Blue Rag VK3/VE-021

10th March 2018

Not having activated a Summit for close on 5 months, the regular VK/ZL/JA/EU S2S party was too good an opportunity to miss. With beautiful early autumn weather forecast for the alpine area I decided to head for the high country. Initially I intended to activate VK3/VE-024, a Summit I’ve done a couple of times before, but on further consideration I changed that to Blue Rag, VK3/VE-021 because the Summit area there is much nicer and easier to access, although it does require a 4WD vehicle.

My lady and I decided to stay up in the high country so that if we stayed late on the Summit we wouldn’t have a long drive home in the dark. We booked in to a hotel at Dinner Plain, which worked out very well. We checked in there and had a cup of tea before heading back through Mt Hotham village and onto Dargo High Plains Road to get to the Blue Rag Range Trail. On the way we noted that the Great Alpine Road was to be closed between 8am and 1pm the following morning for a cycling event. The other was that the picnic area at VE-024 was packed out with campers, so changing my initial plan had been a good idea.

The Blue Rag Range Trail requires a serious 4WD vehicle with good ground clearance. Access to it from the Dargo High Plains Road first means crossing a deep ditch, and then a very steep and rocky climb on a badly washed out trail. It’s only a couple of hundred metres up to the Blue Rag Summit access trail but it feels like a lot further! The Summit access trail itself is deeply rutted and requires high ground clearance and great care, but once through that there is a nice grassy area surrounded by trees which is obviously used fairly frequently as a camp site. This area is within the Activation Zone, and is a perfect spot to set up. There are even trees suitable for use as antenna supports, which is relatively uncommon on 10-point Summits in the Alpine region.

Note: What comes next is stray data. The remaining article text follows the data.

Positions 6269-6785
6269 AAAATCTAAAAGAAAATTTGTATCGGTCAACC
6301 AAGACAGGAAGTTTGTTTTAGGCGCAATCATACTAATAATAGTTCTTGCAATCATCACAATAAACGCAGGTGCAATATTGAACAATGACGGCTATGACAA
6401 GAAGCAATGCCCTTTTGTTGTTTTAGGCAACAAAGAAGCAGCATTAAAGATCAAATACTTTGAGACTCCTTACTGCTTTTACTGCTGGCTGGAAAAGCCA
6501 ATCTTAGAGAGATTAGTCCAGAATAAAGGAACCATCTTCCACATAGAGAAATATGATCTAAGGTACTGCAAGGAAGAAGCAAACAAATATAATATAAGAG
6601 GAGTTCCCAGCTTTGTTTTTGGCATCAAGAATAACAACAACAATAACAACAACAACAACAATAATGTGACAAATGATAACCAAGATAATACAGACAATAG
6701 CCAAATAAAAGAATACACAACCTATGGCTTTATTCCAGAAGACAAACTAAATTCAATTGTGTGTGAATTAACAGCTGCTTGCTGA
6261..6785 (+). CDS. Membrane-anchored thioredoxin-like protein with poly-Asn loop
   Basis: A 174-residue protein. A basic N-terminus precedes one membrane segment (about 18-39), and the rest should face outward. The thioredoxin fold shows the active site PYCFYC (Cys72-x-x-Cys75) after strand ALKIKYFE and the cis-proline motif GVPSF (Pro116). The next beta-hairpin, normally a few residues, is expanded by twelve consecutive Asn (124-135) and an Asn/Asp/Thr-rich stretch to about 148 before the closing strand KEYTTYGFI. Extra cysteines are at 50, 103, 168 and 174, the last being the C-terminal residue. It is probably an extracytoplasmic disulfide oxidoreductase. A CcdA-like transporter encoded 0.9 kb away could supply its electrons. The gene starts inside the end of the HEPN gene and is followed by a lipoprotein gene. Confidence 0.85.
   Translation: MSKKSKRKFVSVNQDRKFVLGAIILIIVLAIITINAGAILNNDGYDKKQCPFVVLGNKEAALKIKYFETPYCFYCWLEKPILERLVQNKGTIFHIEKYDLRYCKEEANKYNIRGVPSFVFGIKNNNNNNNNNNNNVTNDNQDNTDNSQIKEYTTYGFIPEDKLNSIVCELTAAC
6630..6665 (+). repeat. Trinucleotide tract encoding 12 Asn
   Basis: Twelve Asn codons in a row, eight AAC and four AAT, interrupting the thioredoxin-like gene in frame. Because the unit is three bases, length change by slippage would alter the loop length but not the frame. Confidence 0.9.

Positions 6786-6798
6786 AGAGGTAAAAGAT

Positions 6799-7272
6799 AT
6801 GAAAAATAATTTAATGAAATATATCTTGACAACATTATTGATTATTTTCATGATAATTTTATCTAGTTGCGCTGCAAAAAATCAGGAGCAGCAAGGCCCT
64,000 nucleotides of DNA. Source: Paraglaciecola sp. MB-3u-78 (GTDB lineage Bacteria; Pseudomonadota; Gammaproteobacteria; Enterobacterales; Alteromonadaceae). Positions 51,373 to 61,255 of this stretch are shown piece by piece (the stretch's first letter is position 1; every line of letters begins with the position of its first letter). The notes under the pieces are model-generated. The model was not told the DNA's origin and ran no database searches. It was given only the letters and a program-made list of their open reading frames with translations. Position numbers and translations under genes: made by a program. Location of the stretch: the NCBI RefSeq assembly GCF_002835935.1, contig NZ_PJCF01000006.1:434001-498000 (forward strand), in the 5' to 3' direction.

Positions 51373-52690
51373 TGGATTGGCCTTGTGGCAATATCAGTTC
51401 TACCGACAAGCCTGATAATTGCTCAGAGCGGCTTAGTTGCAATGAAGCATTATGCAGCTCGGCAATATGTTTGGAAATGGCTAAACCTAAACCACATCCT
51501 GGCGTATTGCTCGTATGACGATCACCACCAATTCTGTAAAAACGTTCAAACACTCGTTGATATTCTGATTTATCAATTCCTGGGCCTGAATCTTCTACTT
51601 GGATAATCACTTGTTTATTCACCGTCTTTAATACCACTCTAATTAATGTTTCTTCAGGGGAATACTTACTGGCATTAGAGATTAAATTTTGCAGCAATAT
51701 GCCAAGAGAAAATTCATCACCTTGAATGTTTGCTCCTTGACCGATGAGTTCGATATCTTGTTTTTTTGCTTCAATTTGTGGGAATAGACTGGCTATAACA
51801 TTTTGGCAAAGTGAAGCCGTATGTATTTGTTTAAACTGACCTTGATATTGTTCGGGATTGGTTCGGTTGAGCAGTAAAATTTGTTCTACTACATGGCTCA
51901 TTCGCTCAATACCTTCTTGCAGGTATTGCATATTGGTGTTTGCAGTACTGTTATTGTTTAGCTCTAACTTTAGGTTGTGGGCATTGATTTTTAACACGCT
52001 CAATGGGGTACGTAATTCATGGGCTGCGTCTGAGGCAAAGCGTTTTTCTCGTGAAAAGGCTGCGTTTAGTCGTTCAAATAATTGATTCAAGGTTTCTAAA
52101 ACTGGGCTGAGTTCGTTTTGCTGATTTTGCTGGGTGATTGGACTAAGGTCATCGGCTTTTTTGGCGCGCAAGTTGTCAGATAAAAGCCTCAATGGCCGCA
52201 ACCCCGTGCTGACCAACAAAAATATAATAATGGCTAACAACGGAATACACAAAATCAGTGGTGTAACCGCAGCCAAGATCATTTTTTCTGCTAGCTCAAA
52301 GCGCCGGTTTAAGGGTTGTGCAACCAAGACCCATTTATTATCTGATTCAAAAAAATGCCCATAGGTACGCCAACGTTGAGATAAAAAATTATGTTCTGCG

For this activation I decided to use the Barrett 940 with 20W out rather than the FT-817 with its 5W, as I felt the extra power might be needed. The antenna was my standard 26m doublet, with the feed point at 7m above ground and the ends up at about 4m. This loads up well on all bands from 80m up. It can be persuaded to work on 160m too but isn’t very efficient down there.

I got everything set up and ready to go well before the time I’d alerted for, so I thought I’d have a quick listen around the bands before settling down to make some contacts. Within a minute of switching on, I was tuning around 18MHz and heard JP3DGT/3 calling CQ SOTA on CW. He wasn’t a very strong signal but I figured it was worth a try, so I gave him a call. He heard me and, with a few repeats here and there, we completed a QSO for my first S2S of the day.

After that I went over to 7MHz to see who was about and worked a string of VKs including several S2S. At about 1800 I was on 10MHz CW where I worked HB9DQM/P for my first European S2S of the day. Again, signals were not strong but perfectly workable in the electrically quiet mountaintop environment.

While I’m on the air I generally keep an eye on SOTA Watch and I noted a spot for a ZL station on 5MHz. Of course I had to go and have a listen and sure enough I could hear him at about S3 on SSB. Now if only we had access to the 60m band here in Australia we could probably have made that an S2S QSO. Oh well, all in good time, no doubt.


At around sunset the bands started to fade out, so I decided to pack up and get off the Summit while I still had enough daylight to see the ruts on the access trail and get through without getting stuck in them. Daylight was fading fast by the time we got back onto the Dargo High Plains Road, but I had to stop on the way to snap a picture of the sunset behind The Twins, VK3/VE-017 with the unnamed VK3/VE-023 behind it. It was spectacular; one of the reasons we take to the mountains, quite apart from all the radio operations.

Stations worked on 7MHz CW:


Stations worked on 7MHz SSB:

VK1MIC (S2S VK1/AC-040), VK3PF/P (S2S VK3/VT-042),

Stations worked on 10MHz CW:

VK5CZ, HB9DQM/P (S2S HB/AR-004), DL4FO/P (S2S DM/HE-003), ZL1BYZ,

Stations worked on 14MHz CW:

EA2IF/P (S2S EA2/NV-070),

Stations worked on 14MHz SSB:

ZL2AJ (S2S ZL1/WK-195), ZL2ATH (S2S ZL1/WL-153),

Stations worked on 18MHz CW:

JP3DGT/3 (S2S JA/OS-012),

Post Script: The Great Alpine Road was indeed closed at 8am the following morning but we got up very early and made it back to Harrietville before the closure came into effect. Just as well as I had to get home to Albury, then pack a bag and keep on going up the Hume Highway to Wollongong for a work conference starting at 9am on Monday!